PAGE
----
The main reasons for the consideration of such constitutive equations are manifold and have both a philosophical and pragmatic basis: (i) at a philosophical level, we would like to extend and generalize the notion of elasticity to include classes of materials that were previously thought to be inelastic and (ii) at a pragmatic level, we would like to develop a fully Eulerian theory for non-dissipative rate-independent materials that does not use any notion of a ‘reference state’, but instead uses kinematical and kinetic quantities measured ‘here and now’. The importance of such an approach cannot be overemphasized. For instance, in the study of the mechanics of biological matter one has to take into account the fact that cells are born and die, there is constant turnover of the matter and thus a Lagrangian point of view is not feasible or meaningful. Furthermore, the material that is born is not created in a stress-free state. For the study of most biological bodies, not only is an Eulerian approach convenient, but it is also the only one that ought to be used. In certain problems, where the turnover is negligible, as in a mature organ, one might be able to ignore the fact that a body is not a fixed set of particles (even in mature organs there is turnover, but it can be ignored without serious consequences). It is important to consider a different point of view that, in many ways, may be more suitable for certain purposes (such as the finite-element implementation of large deformation contact problems in Abaqus, to provide a concrete practical example) and, as will become clear, the Eulerian approach presented here shows one such point of view. Thus, from both the philosophical and practical standpoint, the development of a rate-type constitutive equation for non-dissipative materials is highly desirable.

## 2. Preliminaries

Consider a body that at current instant *t* occupies a configuration *k*_{t}. The position of any particle at the current instant is denoted by ** x** and its velocity by

**. The mass density of the material is denoted by**

*v**ϱ*and the Cauchy stress at the point

**at time**

*x**t*is denoted by

**. The governing balance equations for mass, momentum and angular momentum (in the absence of body forces), are given in local form by(2.1)(2.2)where the superposed dot is the material time derivative that, in terms of spatial coordinates, is given by and the superscript notation (.)**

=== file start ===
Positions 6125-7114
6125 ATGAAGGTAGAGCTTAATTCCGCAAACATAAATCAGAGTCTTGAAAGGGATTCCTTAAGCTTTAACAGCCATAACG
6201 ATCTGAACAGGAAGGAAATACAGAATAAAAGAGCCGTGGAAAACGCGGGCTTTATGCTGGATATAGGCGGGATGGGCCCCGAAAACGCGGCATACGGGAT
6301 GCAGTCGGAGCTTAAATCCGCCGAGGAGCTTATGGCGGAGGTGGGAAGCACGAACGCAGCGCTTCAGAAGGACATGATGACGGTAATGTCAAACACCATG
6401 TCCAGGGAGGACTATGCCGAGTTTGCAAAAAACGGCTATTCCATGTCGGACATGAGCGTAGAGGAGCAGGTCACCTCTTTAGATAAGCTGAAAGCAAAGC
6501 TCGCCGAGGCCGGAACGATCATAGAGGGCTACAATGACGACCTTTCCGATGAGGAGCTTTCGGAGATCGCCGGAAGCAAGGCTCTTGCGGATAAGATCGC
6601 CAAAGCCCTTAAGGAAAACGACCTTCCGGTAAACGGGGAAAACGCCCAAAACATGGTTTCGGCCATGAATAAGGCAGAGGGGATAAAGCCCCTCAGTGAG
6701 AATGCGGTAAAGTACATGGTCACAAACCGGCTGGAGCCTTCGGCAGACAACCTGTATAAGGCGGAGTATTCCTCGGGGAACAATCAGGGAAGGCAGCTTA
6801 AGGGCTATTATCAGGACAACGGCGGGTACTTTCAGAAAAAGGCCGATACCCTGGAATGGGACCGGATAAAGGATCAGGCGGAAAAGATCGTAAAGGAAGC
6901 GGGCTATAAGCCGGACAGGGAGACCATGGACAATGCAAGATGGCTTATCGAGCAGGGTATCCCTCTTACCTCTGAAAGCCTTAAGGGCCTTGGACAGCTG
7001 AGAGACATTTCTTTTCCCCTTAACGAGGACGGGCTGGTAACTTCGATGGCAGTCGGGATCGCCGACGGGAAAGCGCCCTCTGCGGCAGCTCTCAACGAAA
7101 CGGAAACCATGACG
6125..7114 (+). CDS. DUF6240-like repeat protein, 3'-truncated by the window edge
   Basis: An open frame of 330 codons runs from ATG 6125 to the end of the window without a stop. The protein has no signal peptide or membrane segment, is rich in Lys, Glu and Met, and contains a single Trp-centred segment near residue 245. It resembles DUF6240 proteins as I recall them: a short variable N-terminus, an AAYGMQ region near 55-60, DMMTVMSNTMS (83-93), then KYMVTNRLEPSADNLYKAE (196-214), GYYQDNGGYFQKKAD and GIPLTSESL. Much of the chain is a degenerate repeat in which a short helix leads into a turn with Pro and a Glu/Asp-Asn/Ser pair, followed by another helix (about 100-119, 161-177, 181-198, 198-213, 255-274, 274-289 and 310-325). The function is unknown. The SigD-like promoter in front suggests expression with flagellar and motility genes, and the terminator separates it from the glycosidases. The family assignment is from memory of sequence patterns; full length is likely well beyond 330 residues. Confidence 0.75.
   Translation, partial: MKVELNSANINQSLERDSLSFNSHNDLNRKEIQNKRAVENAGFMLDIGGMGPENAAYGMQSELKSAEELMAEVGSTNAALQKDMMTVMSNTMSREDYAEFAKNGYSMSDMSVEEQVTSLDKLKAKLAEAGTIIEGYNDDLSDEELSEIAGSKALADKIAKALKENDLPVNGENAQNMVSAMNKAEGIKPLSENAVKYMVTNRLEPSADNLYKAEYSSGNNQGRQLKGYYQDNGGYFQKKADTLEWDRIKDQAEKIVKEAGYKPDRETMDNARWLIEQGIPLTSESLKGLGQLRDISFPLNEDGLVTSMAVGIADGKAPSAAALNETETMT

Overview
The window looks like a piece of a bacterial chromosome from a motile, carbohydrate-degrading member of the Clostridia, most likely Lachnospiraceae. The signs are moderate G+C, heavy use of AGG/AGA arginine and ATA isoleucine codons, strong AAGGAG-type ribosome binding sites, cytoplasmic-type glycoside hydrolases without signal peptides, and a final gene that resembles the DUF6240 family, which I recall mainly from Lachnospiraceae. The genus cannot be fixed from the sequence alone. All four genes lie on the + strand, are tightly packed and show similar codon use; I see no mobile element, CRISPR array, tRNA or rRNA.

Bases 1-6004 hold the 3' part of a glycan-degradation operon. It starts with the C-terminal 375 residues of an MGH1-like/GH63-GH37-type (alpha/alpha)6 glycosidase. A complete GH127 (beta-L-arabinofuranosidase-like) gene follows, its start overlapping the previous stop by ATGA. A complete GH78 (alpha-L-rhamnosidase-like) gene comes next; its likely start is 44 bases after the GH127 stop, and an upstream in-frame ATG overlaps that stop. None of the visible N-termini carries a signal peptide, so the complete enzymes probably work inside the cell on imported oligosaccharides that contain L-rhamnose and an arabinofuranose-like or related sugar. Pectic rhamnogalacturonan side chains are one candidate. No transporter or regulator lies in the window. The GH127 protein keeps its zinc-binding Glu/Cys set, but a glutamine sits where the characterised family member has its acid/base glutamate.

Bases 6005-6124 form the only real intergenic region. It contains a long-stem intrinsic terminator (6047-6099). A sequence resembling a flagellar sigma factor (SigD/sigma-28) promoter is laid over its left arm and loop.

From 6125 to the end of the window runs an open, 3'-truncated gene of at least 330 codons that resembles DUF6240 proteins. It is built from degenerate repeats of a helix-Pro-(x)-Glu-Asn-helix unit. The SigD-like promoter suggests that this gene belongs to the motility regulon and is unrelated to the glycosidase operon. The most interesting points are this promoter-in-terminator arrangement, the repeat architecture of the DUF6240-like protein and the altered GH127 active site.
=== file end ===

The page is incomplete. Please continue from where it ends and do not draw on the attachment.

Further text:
*T*^{T}denotes the transpose.

For the development of classical Cauchy-elastic or Green-elastic (hyperelastic) materials, it is necessary to introduce a *reference state* from which appropriate measures of strain and stress are used. In the case of Green-elastic materials, the stress is obtained as the transpose of the derivative of the strain energy function with respect to the deformation gradient.

The point of departure here from the classical theories is to note that, thermodynamically speaking there is absolutely no necessity to consider the strain energy function, and hence its generalization, the Helmholtz potential is the primary state function. Indeed, even a casual perusal of most texts on thermodynamics quickly reveals that there are many other potentials that have equal, if not greater, claim to primacy (the Gibbs potential, the enthalpy, etc.). Furthermore, from the point of view of statistical mechanics, the Gibbs potential (or more precisely the grand canonical ensemble) appears as the potential that has the widest possible application (including for open systems, chemically reacting systems, etc.). Keeping this in mind, it seems appropriate to start the consideration of the thermodynamics of non-dissipative materials within the context of the Gibbs potential. Thus, we begin by assuming a form for the Gibbs function *Φ* per unit mass is of the form(2.3)as the starting point for our analysis of elastic materials.

Invariance under Galilean transformations immediately gives(2.4)where I, II and III are the invariants of ** T**, defined through I=tr

*, and . Thus, if we start with the Gibbs function only depending upon the stress, we will obtain an extremely restrictive constitutive equation that only allows for isotropic response.*

**T**### (a) Modelling of anisotropic materials

In order to eliminate such a restriction that only allows models for isotropic bodies, and to enable us to consider a much wider class of materials, we introduce three vectors *a*_{i}, *i*=1, 2, 3, which represent three special directions in the current configuration. For example, for the case of a single crystal, they would be the lattice vectors of the crystal, whereas for a rolled material, they would be the rolling, transverse and thickness direction. We do not yet stipulate that they are directions related to material properties, however, leaving such stipulations to specific constitutive assumptions. We only assume that, as they are vectors defined in the current configuration of the material, they will transform to *a*_{i} under Galilean transformations. Furthermore, if we define a tensor by(2.5)where *e*_{i} are the fixed basis vectors of the laboratory frame, we see that transforms to under Galilean transformations. Note that has characteristics that are similar to the deformation gradient ** F** (which requires one to use a reference configuration) and it will be identical to it

*if we are to assume that the*